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  • 1.
    Karlsson, Weine
    et al.
    Stockholm University, Faculty of Humanities, Department of Spanish, Portuguese and Latin American Studies.
    Malaki, AkhilStockholm University, Faculty of Humanities, Department of Spanish, Portuguese and Latin American Studies.
    48th International Congress of Americanists (ICA): Growth, Trade and Integration in Latin America1996Conference proceedings (editor) (Refereed)
  • 2.
    Malaki, Akhil
    Stockholm University, Faculty of Social Sciences, Department of Economic History. Institute of Latin American Studies.
    Development Patterns in teh Commonwealth Caribbean: Jamaica and Trinidad & Tobago1996Book (Other academic)
    Abstract [en]

    The process of national development is dynamic and multifaceted; an interrelationship between political sociology and the economy. The purpose of this study is to provide an explanation to the present day economic and social crises in Jamaica and Trinidad & Tobago which is located in 'dependent capitalist development'. It explores whether the dynamics of the crises is internal or external. In providing an explanation the study merely recasts Cardoso and Faletto's approach emphasizing the historical-structural transformations that have given rise to conflicts, social movements and political processes. Of critical importance has been the 'internalization of external interests'. The conclusion drawn is that the dynamics of the phenomenon of dependent capitalist development is both internatl and external. The study also shows that the crises are not just economic but more so social and cultural where internalization has occurred. The mechanism that brings about a delicate balance between centripetal and centrifugal forces withing this kind of a development is clientelism while the sources of this patronage system are, to a large extent, externally located. The interaction of all these factors has constantly resisted attempts at structural transformation. Instead, they have only served to perpetuate dependent capitalist development in Jamaica and Trindiad & Tobago.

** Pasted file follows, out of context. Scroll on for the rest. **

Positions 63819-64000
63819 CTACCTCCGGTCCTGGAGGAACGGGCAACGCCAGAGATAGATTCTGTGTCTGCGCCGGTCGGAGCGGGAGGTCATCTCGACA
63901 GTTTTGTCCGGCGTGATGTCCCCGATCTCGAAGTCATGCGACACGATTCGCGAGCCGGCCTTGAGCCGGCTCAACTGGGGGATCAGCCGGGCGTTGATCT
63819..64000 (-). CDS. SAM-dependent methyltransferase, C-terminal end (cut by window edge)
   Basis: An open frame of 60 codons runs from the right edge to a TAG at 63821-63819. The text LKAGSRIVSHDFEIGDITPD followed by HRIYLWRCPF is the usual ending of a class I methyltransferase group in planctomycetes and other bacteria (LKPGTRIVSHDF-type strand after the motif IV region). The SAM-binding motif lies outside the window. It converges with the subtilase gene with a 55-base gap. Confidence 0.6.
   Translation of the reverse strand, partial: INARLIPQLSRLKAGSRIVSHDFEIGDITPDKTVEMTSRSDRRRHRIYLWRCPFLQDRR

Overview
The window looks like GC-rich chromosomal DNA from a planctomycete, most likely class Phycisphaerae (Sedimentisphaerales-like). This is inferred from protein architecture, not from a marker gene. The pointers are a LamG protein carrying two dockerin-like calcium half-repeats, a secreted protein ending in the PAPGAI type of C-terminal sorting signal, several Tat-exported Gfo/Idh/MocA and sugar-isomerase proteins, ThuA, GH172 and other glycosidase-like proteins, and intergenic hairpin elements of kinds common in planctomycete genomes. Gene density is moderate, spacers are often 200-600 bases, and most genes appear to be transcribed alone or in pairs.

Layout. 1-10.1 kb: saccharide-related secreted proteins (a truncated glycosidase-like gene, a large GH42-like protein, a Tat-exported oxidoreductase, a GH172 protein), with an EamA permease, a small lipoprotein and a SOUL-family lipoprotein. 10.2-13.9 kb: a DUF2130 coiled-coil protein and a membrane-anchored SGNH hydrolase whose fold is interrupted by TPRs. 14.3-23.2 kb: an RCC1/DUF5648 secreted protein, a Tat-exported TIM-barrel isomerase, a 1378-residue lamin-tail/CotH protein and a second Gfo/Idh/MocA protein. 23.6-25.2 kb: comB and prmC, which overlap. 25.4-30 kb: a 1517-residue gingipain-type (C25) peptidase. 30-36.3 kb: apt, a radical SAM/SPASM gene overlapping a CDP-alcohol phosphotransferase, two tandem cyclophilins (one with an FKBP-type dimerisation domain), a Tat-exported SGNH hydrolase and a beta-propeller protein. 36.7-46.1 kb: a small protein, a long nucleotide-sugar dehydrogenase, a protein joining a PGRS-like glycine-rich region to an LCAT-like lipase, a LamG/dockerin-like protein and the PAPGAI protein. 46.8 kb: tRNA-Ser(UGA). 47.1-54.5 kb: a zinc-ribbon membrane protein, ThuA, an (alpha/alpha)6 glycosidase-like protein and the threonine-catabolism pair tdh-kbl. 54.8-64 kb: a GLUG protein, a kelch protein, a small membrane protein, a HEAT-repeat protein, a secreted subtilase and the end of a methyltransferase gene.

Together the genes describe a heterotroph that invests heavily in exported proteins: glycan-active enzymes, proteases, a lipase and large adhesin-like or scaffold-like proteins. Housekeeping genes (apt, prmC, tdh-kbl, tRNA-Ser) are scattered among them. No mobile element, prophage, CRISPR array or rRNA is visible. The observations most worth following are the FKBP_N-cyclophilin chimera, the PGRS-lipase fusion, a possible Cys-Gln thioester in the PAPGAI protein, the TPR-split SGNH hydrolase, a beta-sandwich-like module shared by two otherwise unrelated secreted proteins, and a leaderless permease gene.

• 3.
    Malaki, Akhil
    Stockholm University, Faculty of Humanities, Department of Spanish, Portuguese and Latin American Studies.
    Historical Roots of Exploitation Structures in the Caribbean1995In: IBEROAMERICANA: Nordic Journal of Latin American Studies: Revista Nordica de Estudios Latinoamericanos, ISSN 0046-8444, Vol. XXV, no 1-2, 45-72 p.Article in journal (Refereed)
  • 4.
    Malaki, Akhil
    Stockholm University, Faculty of Humanities, Department of Spanish, Portuguese and Latin American Studies.
    Jamaica's Struggle with Debt and Structural Adjustment1996In: Scandinavian Journal of Development Alternatives and Area Studies, ISSN 0280-2791, Vol. 15, no 3 & 4, 135-164 p.Article in journal (Refereed)
    Abstract [en]

    Jamaica has been a 'good debtor' and has serviced its debt most faithfully. This is only one side of the story. The other darker side is that, while being a good debtor, Jamaica's total debt to GDP has steadily risen, as well as its debt to multilateral lenders. This is Jamaica's dilemma today. The country has borrowed from 'Peter to pay Paul'. Most of its foreign exchange earnings has gone towards serviced debt, leaving little for the much needed investment in the domestic economy. The paper shows that Jamaica's economic problems are both a consequence of internal and external factors. The paper also points out that while Jamaica has the capabilities of emerging out of debt crisis, it has been constrained by external factors. The only way out for the country is for creditors, both multilateral and bilateral, to ease the burden on Jamaica through debt relief.

1 - 4 of 4
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